A New Zealand judge has ordered the accused Christchurch mosque gunman to undergo a mental health assessment to determine if he is fit to face trial for the murder of 50 Muslim worshippers.
Brenton Tarrant is facing 50 murder and 39 attempted murder charges over the 15 March attacks on two mosques.
The 28-year-old Australian will be seen by two health assessors to determine "whether he is fit to stand trial or insane", High Court judge Cameron Mander ruled during a brief hearing in Christchurch.
Tarrant appeared via video link from Auckland, where he is being held in isolation in a maximum security prison following the deadliest massacre in modern New Zealand history.
The suspect - a self-avowed white supremacist - sat motionless throughout the hearing. He was not required to enter a plea.
Several relatives of victims were in the court getting their first glimpse of the man charged with the massacre.
"(I) just want to see what he has to say, what sort of feeling he's got, (his) emotion, to see what his reaction is, good or bad," Yama Nabi, whose 71-year-old father was killed, told Radio New Zealand outside the court.
Tarrant was remanded in custody until his next court appearance on 14 June.
Ahead of the shooting, Tarrant posted a 74-page manifesto on social media in which he identified himself by name and described himself as a white supremacist out to avenge attacks in Europe perpetrated by Muslims.
He live-streamed himself as he opened fire in the packed Al Noor mosque during Friday prayers and then travelled across town to continue the carnage in the suburban Linwood mosque.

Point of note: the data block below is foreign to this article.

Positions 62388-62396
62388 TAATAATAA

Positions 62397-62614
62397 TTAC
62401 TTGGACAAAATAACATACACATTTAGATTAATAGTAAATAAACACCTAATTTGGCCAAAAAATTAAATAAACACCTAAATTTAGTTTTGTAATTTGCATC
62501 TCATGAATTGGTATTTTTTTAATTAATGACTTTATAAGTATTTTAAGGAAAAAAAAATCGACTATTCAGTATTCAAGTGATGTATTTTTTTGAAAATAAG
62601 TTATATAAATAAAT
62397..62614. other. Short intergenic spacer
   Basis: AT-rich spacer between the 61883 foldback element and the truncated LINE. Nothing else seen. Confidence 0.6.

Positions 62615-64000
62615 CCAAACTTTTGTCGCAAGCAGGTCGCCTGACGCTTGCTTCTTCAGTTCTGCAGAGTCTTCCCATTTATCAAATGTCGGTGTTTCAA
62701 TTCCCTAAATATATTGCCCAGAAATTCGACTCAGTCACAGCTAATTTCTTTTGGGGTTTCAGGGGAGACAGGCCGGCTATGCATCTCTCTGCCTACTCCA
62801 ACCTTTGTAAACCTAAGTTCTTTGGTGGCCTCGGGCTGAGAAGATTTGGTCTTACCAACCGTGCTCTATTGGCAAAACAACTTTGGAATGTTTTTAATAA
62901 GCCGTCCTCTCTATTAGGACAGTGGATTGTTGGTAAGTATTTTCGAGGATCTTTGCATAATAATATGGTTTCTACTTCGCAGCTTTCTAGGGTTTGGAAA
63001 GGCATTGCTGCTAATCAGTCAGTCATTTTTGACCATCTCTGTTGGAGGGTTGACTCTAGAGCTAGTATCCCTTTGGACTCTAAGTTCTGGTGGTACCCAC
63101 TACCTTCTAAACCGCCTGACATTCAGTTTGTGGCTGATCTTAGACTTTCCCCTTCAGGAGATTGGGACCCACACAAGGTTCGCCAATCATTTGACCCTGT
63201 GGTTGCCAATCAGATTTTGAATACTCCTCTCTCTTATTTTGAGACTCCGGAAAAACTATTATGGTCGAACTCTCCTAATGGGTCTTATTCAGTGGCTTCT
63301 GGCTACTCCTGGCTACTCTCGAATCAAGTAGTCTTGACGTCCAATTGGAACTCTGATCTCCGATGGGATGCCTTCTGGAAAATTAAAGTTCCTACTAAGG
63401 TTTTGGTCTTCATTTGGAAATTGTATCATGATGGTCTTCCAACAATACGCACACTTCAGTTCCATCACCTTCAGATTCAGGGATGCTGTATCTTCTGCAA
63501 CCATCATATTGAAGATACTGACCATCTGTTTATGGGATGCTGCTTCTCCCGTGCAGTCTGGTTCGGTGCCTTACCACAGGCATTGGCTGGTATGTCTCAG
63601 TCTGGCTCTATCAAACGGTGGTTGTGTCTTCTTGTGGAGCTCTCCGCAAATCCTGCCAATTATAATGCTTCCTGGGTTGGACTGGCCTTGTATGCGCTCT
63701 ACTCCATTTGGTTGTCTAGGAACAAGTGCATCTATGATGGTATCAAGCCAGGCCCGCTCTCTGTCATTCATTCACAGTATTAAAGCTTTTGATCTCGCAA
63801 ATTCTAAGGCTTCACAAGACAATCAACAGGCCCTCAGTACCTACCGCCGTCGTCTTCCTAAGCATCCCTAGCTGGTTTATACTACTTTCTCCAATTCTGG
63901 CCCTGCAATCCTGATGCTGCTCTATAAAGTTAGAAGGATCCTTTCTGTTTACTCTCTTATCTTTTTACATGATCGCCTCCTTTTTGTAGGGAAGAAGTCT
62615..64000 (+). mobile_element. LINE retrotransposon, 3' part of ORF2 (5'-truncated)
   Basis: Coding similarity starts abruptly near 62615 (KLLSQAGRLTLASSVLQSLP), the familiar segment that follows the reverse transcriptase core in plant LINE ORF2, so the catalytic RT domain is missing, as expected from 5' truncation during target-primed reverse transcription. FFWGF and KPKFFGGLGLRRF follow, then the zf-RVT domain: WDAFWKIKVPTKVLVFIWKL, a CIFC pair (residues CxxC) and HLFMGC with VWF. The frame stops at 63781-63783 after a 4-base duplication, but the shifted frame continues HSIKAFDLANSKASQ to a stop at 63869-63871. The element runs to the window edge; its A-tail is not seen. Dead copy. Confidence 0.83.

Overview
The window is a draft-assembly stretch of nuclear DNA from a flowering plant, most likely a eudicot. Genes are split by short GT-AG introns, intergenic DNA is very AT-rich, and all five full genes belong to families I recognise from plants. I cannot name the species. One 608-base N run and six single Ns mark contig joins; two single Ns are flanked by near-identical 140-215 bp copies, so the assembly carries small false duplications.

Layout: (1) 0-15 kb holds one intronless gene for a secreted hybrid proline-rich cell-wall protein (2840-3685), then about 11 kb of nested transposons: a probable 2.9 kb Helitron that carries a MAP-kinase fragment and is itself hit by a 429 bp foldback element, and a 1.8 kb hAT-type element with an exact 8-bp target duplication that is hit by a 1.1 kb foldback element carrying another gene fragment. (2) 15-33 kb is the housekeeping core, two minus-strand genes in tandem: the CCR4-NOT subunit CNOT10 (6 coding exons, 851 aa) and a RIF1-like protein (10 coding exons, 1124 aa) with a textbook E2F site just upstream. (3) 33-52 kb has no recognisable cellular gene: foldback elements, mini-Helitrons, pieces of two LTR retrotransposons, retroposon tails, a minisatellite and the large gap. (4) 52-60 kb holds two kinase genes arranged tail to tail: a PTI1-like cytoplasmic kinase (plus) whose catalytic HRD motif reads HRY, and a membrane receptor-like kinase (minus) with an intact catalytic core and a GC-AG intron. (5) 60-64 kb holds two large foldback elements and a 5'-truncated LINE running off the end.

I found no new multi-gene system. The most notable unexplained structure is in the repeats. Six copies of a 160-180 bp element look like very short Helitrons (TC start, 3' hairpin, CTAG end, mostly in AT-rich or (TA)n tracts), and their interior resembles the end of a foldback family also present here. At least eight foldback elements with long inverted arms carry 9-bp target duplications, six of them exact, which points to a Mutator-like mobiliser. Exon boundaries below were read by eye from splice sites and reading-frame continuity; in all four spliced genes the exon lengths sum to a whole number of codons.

Tarrant was initially charged with one murder count as a holding measure when he made his first court appearance a day after the killings.
However, the charges were updated today to include the names of all 50 who died in the attack and 39 others who were wounded.
Tarrant had sacked a court-appointed lawyer after his first court appearance, raising fears he wanted to represent himself and attempt to use any trial as a propaganda platform.
However, two Auckland lawyers, Shane Tait and Jonathan Hudson, appeared in court on his behalf.
New Zealand Prime Minister Jacinda Ardern called the mosque slaughter a well-planned "terrorist attack" and took immediate steps to tighten the country's gun laws.
The government has also said it will review laws dealing with hate speech and called for social media giants to do more to combat online extremism.
The latest update from health authorities earlier this week said 24 people remained in hospital after the attacks, four of them critical, including a four-year-old girl.